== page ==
When 23 senior Congress leaders wrote to party president Sonia Gandhi urging comprehensive reform in the party, after Jyotiraditya Scindia’s departure in March and Sachin Pilot’s rather anticlimactic revolt, it came close to an across-the-board-minus-Gandhis acknowledgement that the grand old party has to reinvent itself or perish. Having begun life as the all-subsuming umbrella for the freedom movement, the Congress has a long history of revolts even post-Independence
THE CHALLENGE TO NEHRU
JB Kripalani won the Congress presidency in 1947, supported by both Jawaharlal Nehru and Vallabhbhai Patel. Soon after Independence, however, a tussle broke out between the right and the left of the party, close to the 1950 contest for the post. Nehru and his socialists opposed the candidacy of Purusottma Das Tandon, seen by Nehru as a Hindu revivalist. Tandon appeared to enjoy Patel’s support, while Nehru championed Kripalani. After Tandon’s victory, Nehru threatened to resign. The crisis resurfaced when Rafi Ahmed Kidwai’s admission to the Congress Working Committee (CWC) was blocked by Tandon. A few months later, Nehru resigned from the CWC. By this time, Kripalani had left the Congress and Tandon had been weakened by Patel’s death in December 1950. Even C Rajagopalachari had been marginalised. With the first General Election (1951-1952) approaching, Nehru was seen as the only leader who could be the party’s face. And after the Congress’ victory, the balance of power within the party shifted to Nehru for the long term.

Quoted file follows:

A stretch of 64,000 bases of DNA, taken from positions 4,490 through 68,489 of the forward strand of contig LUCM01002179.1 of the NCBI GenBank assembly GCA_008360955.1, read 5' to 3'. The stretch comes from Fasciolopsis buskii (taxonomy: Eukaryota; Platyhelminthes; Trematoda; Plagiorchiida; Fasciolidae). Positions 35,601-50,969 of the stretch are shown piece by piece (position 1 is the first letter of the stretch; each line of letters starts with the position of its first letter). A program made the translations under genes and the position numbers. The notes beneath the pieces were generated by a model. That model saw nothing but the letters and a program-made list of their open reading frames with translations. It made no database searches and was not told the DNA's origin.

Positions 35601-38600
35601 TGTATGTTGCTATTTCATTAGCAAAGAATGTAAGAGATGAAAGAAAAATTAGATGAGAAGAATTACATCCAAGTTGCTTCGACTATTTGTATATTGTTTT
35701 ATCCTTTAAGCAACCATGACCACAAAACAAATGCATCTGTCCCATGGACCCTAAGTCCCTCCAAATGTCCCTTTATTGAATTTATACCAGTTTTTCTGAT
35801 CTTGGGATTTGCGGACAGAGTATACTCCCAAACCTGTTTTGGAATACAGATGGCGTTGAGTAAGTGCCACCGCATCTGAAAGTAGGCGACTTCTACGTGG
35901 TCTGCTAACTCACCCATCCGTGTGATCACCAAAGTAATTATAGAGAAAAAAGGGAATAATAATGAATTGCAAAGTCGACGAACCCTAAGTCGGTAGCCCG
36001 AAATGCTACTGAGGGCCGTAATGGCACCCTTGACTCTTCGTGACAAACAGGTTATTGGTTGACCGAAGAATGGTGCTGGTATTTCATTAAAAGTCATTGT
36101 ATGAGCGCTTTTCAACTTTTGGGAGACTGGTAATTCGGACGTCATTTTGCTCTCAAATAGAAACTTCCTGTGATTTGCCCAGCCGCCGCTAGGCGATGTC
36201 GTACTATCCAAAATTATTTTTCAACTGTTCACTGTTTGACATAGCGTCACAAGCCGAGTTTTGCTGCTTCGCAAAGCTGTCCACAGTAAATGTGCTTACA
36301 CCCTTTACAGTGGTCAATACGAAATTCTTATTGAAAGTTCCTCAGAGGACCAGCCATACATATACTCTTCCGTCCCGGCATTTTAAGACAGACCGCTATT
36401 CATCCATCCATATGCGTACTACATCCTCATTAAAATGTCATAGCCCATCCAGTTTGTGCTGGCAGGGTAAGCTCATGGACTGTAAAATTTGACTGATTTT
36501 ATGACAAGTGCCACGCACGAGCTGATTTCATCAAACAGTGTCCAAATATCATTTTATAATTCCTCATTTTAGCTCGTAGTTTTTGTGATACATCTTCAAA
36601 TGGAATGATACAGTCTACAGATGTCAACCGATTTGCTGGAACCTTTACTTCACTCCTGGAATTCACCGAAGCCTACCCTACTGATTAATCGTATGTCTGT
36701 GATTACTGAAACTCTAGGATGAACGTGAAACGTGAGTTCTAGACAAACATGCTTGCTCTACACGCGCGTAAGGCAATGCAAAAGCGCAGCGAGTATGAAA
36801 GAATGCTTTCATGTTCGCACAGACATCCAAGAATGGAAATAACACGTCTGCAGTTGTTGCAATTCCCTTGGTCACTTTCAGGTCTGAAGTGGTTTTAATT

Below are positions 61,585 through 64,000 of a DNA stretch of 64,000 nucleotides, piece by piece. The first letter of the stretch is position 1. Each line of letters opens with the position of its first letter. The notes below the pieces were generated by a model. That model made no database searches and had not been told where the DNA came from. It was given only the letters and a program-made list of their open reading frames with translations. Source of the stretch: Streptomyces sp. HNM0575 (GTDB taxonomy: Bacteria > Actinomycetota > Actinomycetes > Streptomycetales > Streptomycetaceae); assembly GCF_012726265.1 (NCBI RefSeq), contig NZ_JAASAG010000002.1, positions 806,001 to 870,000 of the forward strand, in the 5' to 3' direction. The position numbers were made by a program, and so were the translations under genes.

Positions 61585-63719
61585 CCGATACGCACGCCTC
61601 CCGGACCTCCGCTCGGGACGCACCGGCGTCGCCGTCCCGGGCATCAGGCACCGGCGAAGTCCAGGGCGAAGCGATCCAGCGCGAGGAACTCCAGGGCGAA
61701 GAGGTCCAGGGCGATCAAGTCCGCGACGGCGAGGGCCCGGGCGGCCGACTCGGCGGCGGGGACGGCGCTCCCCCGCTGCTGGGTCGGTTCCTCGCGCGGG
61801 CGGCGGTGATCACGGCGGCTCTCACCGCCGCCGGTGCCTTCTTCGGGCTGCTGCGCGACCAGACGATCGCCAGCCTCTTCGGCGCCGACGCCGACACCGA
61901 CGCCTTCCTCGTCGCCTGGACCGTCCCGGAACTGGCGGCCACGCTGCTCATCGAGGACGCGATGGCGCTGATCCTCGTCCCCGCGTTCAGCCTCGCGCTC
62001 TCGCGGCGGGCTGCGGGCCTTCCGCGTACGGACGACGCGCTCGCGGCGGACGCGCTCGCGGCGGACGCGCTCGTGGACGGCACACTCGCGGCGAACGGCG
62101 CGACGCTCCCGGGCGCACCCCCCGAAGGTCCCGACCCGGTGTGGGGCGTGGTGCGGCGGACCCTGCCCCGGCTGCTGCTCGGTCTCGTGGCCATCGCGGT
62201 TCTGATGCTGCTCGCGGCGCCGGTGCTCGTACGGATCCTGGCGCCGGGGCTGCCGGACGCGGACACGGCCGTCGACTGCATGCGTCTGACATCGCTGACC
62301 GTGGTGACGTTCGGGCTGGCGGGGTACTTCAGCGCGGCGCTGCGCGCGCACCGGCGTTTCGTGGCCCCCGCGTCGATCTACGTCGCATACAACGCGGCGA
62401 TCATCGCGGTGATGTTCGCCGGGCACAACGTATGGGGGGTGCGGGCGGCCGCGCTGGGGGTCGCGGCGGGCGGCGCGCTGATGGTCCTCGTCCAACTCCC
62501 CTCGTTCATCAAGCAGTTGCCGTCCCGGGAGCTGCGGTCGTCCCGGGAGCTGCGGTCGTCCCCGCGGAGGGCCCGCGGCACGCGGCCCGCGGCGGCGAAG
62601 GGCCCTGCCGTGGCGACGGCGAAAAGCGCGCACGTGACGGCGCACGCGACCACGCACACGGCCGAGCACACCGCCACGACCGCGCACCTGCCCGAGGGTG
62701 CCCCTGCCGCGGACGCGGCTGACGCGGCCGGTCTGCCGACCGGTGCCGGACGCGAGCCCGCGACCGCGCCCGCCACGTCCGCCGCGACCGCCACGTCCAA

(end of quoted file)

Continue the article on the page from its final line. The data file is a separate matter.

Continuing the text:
INDIRA GANDHI’S REVOLT AGAINST THE SYNDICATE
When the next major crisis hit the Congress in 1969, it was the Prime Minister—and a Gandhi—who was leading the rebellion. Tensions between Indira Gandhi and the Congress old guard, known as the ‘Syndicate’, were coming to a head over economic policy, with Indira’s nationalisation blueprint opposed by Morarji Desai. The greased cartridge was the Indian presidential election when the party announced Neelam Sanjeeva Reddy as its candidate. Indira responded with backing VV Giri. Against the backdrop of rival CWCs and open war between the Prime Minister and the Syndicate, party president S Nijalingappa expelled Indira Gandhi from the Congress. This was the first major post-Independence split of the Congress, with the Syndicate becoming Congress (O) while Indira’s faction adopted a new electoral symbol. The identity of the ‘real’ Congress appeared to be settled in the 1971 General Election when Indira’s Congress won more than 350 seats and the Syndicate’s party 16.
THE EMERGENCY SPLIT
The 1977 General Election decimated the Congress. While Jagjivan Ram, elected president of Indira’s Congress faction in 1969, broke away before the election, post-polls, YB Chavan and party president K Brahmananda Reddy moved against Indira Gandhi who, once again, turned the tables on her rivals and split the party to outmanoeuvre them. Her new party, the Congress (I), would return to power in the 1980 General Election.
FRIENDS TURNED FOES: RAJIV VS VP SINGH